The TaqMan system uses a set of two probes, one for each of two alternate alleles. The probe that matches the target gene will be preferentially amplified and detected in the end product. "We did a lot of validation assays before we went full-bore into TaqMan," explains Dr. Simon. "We did genotyping by sequencing and genotyping by TaqMan. The accuracy was high."
With increasing variety in applications for PCR, and increasing reliance on PCR in laboratories, especially in drug discovery, comes a need for increasing speed. Speed can mean two things. It can mean high throughput, where instruments are adapted to handle 96- and 384-well plate formats or to fit into an automated, robotic system.
Many companies are already offering real-time PCR systems that can work with plates and robotic handlers. Another way to increase throughput is through multichannel detection, where four, five, or six different fluorescent dyes are used in the reaction. This enables a researcher to combine this many reactions in a single vessel, then monitor the different reactions at different wavelengths.
Increasing Velocity of Reaction
There's also pure speed. Most lab workers are accustomed to waiting two hours or more for PCR reactions to finish. But several manufacturers are increasing the velocity of the reaction itself. Stratagene has abandoned taq polymerase entirely and has produced a DNA polymerase engineered from organisms of the kingdom Archea, which are frequently found in extreme environments and have proved to be a rich source of heat-tolerant enzymes.
These enzymes are marketed under the name FullVelocity. Stratagene says that with the FullVelocity enzymes, PCR can be completed in under an hour. However, Ann St. Louis, Stratagene's director of product marketing in gene expression, reports that in-house testing with specialized equipment resulted in total run times of 20 minutes.
"We have a high-speed amplification method that is another way to move the technology forward by increasing throughput," explains St. Louis. "There really is a need for faster instruments because the enzymes are faster than the instrument."
One example illustrating both the successful use of real-time PCR and an urgent need for faster, higher throughput reactions is a study authored by scientists from Komfo Anokye Teaching Hospital, Kumasi, Ghana (Transfusion 45(2):133). In the paper, Jean Pierre Allain and colleagues test a combined triple screen for HIV, hepatitis C, and hepatitis B for viral RNA and DNA in donated blood samples.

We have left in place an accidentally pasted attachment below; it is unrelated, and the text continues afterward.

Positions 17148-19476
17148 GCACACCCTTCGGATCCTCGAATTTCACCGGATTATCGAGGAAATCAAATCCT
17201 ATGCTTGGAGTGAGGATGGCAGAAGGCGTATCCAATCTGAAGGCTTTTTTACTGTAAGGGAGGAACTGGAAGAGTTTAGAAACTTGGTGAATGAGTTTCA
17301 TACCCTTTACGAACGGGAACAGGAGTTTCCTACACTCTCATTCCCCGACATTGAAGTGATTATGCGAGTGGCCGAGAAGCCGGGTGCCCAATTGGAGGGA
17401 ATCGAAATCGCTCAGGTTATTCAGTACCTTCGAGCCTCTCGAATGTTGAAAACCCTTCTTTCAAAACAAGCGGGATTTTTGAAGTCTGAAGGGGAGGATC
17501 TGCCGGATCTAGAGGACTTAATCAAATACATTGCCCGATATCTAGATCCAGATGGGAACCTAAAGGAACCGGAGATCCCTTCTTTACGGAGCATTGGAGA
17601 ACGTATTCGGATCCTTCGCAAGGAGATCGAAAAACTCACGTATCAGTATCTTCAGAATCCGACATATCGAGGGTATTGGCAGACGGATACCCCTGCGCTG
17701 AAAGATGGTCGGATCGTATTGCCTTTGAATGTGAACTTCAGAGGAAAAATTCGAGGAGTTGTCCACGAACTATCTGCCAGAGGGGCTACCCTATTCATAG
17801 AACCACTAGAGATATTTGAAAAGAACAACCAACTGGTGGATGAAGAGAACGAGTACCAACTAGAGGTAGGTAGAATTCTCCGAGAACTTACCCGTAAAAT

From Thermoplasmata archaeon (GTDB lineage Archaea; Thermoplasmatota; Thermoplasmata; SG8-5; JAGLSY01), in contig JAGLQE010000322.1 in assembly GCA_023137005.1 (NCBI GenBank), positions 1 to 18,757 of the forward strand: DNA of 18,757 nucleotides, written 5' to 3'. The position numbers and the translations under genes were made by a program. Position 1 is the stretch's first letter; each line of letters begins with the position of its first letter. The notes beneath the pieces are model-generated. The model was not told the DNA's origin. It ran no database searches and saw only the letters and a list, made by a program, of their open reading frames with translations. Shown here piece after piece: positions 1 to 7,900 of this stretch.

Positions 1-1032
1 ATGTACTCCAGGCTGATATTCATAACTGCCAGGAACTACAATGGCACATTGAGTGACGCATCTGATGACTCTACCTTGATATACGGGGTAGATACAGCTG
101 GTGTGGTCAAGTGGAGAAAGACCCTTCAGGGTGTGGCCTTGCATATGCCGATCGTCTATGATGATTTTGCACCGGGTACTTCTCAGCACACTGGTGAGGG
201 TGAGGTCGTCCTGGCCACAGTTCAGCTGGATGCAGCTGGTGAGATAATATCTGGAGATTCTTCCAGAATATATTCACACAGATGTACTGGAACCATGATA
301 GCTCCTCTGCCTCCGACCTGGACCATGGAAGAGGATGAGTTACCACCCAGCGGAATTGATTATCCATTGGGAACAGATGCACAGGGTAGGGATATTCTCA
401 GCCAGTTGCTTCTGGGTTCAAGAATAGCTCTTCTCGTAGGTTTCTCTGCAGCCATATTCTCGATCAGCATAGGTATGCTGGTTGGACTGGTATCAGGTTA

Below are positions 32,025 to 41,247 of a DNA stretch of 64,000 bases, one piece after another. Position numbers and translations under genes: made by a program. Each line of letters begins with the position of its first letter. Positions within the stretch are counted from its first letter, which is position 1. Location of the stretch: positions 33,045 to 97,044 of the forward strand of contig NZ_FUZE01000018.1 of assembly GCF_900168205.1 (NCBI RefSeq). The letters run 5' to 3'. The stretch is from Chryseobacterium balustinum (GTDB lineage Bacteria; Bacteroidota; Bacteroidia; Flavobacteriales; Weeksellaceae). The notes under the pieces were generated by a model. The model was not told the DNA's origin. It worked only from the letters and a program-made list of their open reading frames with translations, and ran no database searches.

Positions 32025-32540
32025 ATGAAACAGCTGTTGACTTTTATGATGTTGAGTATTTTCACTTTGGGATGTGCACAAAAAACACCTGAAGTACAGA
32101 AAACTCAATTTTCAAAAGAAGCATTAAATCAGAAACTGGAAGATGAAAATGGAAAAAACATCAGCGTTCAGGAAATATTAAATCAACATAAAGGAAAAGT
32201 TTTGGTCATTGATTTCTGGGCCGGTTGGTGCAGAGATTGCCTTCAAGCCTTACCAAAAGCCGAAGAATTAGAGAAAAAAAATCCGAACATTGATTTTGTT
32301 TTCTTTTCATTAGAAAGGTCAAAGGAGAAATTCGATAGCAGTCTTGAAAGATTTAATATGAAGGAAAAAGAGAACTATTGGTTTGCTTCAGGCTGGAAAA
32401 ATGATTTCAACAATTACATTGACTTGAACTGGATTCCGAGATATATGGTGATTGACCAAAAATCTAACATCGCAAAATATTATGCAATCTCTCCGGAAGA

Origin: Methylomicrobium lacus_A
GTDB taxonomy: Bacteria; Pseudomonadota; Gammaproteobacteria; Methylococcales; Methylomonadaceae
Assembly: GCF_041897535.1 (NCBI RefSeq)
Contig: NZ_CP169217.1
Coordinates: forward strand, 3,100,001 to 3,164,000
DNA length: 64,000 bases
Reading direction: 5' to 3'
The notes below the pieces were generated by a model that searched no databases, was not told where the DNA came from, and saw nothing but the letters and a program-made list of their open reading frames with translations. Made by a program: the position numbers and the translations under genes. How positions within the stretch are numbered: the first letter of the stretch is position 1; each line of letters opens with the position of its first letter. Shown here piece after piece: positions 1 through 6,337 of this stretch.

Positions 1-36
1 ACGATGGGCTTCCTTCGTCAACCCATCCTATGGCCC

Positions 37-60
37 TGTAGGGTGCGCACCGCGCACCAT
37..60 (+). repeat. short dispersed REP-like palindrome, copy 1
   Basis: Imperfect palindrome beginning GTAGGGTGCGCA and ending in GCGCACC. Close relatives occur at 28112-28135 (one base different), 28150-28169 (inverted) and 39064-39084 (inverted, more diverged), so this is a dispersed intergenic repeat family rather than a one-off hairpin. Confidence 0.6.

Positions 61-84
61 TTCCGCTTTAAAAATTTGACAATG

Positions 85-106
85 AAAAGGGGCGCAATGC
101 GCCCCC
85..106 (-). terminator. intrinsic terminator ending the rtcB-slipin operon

The triplex screen was found to be successful in identifying HIV and HCV RNA, but had a 1.55% false negative rate for HBV DNA. By pooling and testing blood ten samples at a time, costs can be kept low enough to screen all blood for infections, whereas under the previous system only some blood received adequate screening.
Another aspect of PCR speed is the physical limitation of the instrumentation. Whereas Stratagene cited mechanical limitations, Roche Applied Sciences (www.roche-applied-science.com) has optimized instrumental speed, but remains limited by its enzymes.
According to John Ogden, Ph.D., marketing manager at Roche Applied Sciences, in order to have good, accurate, sensitive results in PCR, it is important for the instrument to move as quickly as possible between temperature steps.
To that end, Roche designed the LightCycler, a system that controls the temperature of the reaction chamber with heated and cooled air. To maximize heat transfer, samples were contained in glass capillary tubes.
Until recently, this technology did not transfer to a block system. The temperatures of the blocks changed too slowly. However, Roche has solved the problem and is now releasing its new LightCycler 480.
"Now we can provide in a 96- or 384-well format everything people loved about LightCycler," says Dr. Ogden.
In response to the obvious synchronicity between Roche's LightCycler and Stratagene's FullVelocity enzymes, Dr. Ogden comments, "We haven't tried putting high-velocity enzymes with the LightCycler. It might be that somewhere in here there is this match of having fast enzymes and high-quality instrumentation and temperature control," but hastened to add that the LightCycler had only been validated with Roche's proprietary master mixes.
"If you mix and match between brands, it's difficult to know what you would get. I can't vouch or not vouch for that."
In the near future, scientists are looking forward to using rapid and quantitative PCR techniques to build miniature devices designed to give instantaneous results. QPCR may become the basis for a bedside molecular diagnostics tool or a handheld bioterror detection device. Many new applications are as-yet unconceived and will be inspired by the increasing power of the technique.